I say this book tells a uniquely American experience–how is that? One conventional explanation would be Cal’s family history. His grandparents are Grecian Turks; immigrants who came to America via Ellis Island in the early 20th century. Cal’s grandparent’s are transplanted into Detroit to assimilate to and enrich American culture, to seek the traditional American Dream; freedom, job, house, car, wealth, family…children–and this is where things also get “unique”. Cal’s grandparent’s children would technically be considered sister and brother and first cousins. That’s right. First cousins. See…Cal’s grandparent’s have a secret–they are husband and wife, and brother and sister (the book goes into detail about how this came to pass) On top of that, Cal’s father/uncle, Milton, is married to his cousin, Tessie (Cal’s mother/aunt/second cousin?) Following? Drawing a diagram helps.

Against a black background they swim, a long white silken thread spinning itself out. The thread began on a day two hundred fifty years ago, when the biology gods, for their own amusement, monkeyed with a gene on a baby’s fifth chromosome […] Hitching a ride, the gene descended a mountain and left a village behind…Crossing the ocean, it faked a romance, circled a ship’s deck, and made love in a lifeboat…It took a train to Detroit […] And then the gene moved on again, into new bodies…it took an entrance exam…it dated a future priest and broke off an engagement…always moving ahead, rushing along, only a few more curves left in the track now, Annapolis and a submarine chaser…until the biology gods knew this was their time, this was what they’d been waiting for…my destiny fell into place (210)

So sometimes when in-breeding occurs genetics can get a little tricky, or as I’m calling it unique. In a way, Cal’s genes are uniquely the same, too much of the same. Her grandparent’s secret eventually leads to a daughter/niece named Calliope, who will tell readers the story of her beginning, and other life experiences from the viewpoint of her much older self, a man named Cal. At times it was as if Calliope’s growing pains mirrored America’s. Through this generational epic the reader glimpses at wars, immigration, race riots, white flight, cultural revolution, etc.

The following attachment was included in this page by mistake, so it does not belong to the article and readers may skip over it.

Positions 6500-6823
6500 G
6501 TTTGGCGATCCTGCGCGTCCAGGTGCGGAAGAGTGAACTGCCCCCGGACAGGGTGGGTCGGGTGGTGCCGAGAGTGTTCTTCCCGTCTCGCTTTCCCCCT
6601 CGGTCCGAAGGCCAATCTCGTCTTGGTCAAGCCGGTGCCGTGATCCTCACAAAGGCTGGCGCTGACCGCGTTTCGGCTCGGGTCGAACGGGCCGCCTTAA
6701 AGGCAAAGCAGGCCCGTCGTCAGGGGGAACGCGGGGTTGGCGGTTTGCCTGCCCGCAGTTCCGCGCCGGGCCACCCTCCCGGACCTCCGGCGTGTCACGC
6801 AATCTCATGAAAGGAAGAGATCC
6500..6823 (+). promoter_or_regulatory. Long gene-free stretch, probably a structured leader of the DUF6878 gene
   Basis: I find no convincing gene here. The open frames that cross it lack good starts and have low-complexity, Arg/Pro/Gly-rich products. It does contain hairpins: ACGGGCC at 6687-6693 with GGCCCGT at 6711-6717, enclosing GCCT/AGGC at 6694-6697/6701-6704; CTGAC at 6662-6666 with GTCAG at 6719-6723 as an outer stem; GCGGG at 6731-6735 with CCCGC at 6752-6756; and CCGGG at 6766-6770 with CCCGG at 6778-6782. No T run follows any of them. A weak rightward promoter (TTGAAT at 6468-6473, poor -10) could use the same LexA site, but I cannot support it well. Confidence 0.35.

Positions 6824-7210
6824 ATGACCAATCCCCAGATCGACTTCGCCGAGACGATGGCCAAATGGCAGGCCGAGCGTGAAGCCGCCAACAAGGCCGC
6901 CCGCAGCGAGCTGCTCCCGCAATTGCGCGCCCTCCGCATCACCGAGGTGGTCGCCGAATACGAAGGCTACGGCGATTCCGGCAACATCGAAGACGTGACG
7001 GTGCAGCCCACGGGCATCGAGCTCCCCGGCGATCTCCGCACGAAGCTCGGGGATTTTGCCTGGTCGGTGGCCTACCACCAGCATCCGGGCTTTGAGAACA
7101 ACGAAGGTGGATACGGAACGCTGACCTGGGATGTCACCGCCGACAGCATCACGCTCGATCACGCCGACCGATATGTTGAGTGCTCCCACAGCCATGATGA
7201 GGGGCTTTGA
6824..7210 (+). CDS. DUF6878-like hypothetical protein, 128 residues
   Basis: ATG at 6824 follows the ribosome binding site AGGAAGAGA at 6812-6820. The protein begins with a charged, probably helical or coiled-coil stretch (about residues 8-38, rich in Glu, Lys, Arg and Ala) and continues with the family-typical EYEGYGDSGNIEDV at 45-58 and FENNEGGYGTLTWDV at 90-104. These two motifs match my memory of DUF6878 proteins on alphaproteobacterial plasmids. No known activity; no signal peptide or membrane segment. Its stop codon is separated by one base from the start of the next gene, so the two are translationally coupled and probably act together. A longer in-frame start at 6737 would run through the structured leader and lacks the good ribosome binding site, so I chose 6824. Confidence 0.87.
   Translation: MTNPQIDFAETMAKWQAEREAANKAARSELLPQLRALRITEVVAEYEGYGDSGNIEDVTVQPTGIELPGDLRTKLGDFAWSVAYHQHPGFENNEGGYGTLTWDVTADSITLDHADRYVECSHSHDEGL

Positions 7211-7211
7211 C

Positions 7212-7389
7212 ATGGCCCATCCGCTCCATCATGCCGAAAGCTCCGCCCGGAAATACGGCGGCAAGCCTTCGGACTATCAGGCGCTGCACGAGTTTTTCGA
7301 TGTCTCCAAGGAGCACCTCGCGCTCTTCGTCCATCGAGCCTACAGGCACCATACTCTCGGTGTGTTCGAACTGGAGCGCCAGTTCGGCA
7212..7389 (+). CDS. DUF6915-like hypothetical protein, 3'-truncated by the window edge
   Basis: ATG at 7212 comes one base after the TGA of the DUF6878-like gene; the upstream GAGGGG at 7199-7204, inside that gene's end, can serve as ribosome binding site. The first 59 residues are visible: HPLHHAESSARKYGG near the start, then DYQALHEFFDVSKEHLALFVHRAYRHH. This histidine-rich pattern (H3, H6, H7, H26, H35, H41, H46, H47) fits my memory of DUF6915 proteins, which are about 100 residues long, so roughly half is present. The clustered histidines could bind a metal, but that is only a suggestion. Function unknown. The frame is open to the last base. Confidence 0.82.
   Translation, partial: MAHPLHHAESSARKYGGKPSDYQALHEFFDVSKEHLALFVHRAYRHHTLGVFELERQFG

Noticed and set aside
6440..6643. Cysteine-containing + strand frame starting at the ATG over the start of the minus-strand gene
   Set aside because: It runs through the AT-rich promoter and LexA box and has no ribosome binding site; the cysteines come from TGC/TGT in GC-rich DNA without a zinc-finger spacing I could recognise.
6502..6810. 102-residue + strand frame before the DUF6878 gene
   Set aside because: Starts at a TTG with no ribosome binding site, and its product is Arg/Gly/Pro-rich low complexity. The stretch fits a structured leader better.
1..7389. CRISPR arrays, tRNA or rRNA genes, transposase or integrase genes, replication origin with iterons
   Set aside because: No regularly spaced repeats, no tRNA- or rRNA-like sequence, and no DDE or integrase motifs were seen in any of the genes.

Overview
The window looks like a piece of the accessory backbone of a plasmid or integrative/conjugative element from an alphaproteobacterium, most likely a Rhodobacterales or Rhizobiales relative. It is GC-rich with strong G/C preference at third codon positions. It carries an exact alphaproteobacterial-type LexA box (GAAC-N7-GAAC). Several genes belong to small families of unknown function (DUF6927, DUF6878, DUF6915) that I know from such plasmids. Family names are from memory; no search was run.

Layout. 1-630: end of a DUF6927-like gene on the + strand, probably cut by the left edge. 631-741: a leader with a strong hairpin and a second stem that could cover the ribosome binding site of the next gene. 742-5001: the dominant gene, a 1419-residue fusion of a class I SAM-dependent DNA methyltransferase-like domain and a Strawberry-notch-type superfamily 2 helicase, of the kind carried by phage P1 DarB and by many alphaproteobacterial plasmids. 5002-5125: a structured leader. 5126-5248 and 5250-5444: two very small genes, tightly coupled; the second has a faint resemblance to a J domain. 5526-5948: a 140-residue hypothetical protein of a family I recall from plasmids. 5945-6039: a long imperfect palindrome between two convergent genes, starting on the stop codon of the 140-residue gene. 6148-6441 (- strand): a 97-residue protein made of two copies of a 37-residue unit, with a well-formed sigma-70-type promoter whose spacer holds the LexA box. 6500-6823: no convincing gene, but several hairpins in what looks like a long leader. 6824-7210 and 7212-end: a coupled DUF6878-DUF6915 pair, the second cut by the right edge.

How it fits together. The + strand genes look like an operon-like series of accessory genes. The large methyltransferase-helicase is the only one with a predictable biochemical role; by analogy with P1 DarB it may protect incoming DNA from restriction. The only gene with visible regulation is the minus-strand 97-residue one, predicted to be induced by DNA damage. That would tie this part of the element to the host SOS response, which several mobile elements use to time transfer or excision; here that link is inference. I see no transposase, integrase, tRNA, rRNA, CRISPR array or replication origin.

This story is intriguing to me because it delves into a subject I have very little knowledge of–hermaphroditism. I know about gene mutations, but haven’t explored that particular mutation on the fifth chromosome; the one that manifests as a gateway to intersexual ambiguity. I think it’s fairly accurate to say hermaphrodites, while having always existed, are still taboo in most hyper-sexualized, western cultures. And so by tackling a taboo subject so elegantly, I feel like Eugenides wrote something that really challenges the notion of normality…

And so strange a new possibility is rising. Compromised, indefinite, sketchy, but not entirely obliterated: free will is making a comeback. Biology gives you a brain. Life turns it into a mind (479)

Reading about Calliope’s self-discovery about her body, family, gender, sexuality, love and acceptance was refreshing and–you guessed it–unique.

Let’s Discuss — The Tombs of Atuan by Ursula LeGuin

The Earth is beautiful, and bright and kindly, but that is not all. The Earth is also terrible, and dark, and cruel. The rabbit shrieks dying in the green meadows. The mountains clench their great hands full of hidden fire. There are sharks in the sea, and there is cruelty in men’s eyes. And where men worship these things and abase themselves before them, there evil breeds… (118)

The majority of this short book is dedicated to introducing the character, Arha, the High Priestess of The Nameless Ones in the Place of Tombs. She is a living artifact of a somewhat forgotten religion that is less relevant to the kingdom of the Godking that rules. Ged/Sparrowhawk, the protagonist from A Wizard of Earthsea, enters the book much later.

The worship at the Place of Tombs is very dark in nature. It involves frequent human sacrifice and trips into a labyrinth of tombs and treasure, where no light is permitted. Arha learns how religion means different things for different people. For some it is a pathway to power. For others it’s a way of life. And for many it’s something to do because there is nothing else to do. Gradually, Arha forms opinions on the hierarchy she participates in, and one by one divides friend from foe.

Arha inadvertently discovers Ged in the tombs one day. Ged is an outsider, a nonbeliever and heathen wizard. His presence defies everything Arha has been taught–he lights the darkness. Ged shows her there’s more in the world than what’s suppressed in the dark labyrinth.

I didn’t enjoy The Tombs of Atuan as much as A Wizard of Earthsea. I found Ged’s origin story to be more compelling than Arha’s…she comes across very self-righteous, condescending and self-centered. But this is a side-effect of her upbringing. As The Eaten One, she is placed on a pedestal and told the darkness is her domain. Sequestered at the Place, she only knows what the other priestesses have taught her. Yet she is just a girl, young and dumb, with no grasp on how vast and different the world is.

So by the end, Arha still has much to learn about herself, whereas, Ged had matured substantially by the end of his origin story. However, Ged also had the freedom to go on a journey of self-discovery. Thanks to Ged, Arha is just now finding this freedom and perhaps in the third book of the Earthsea Cycle, Arha will experience something more.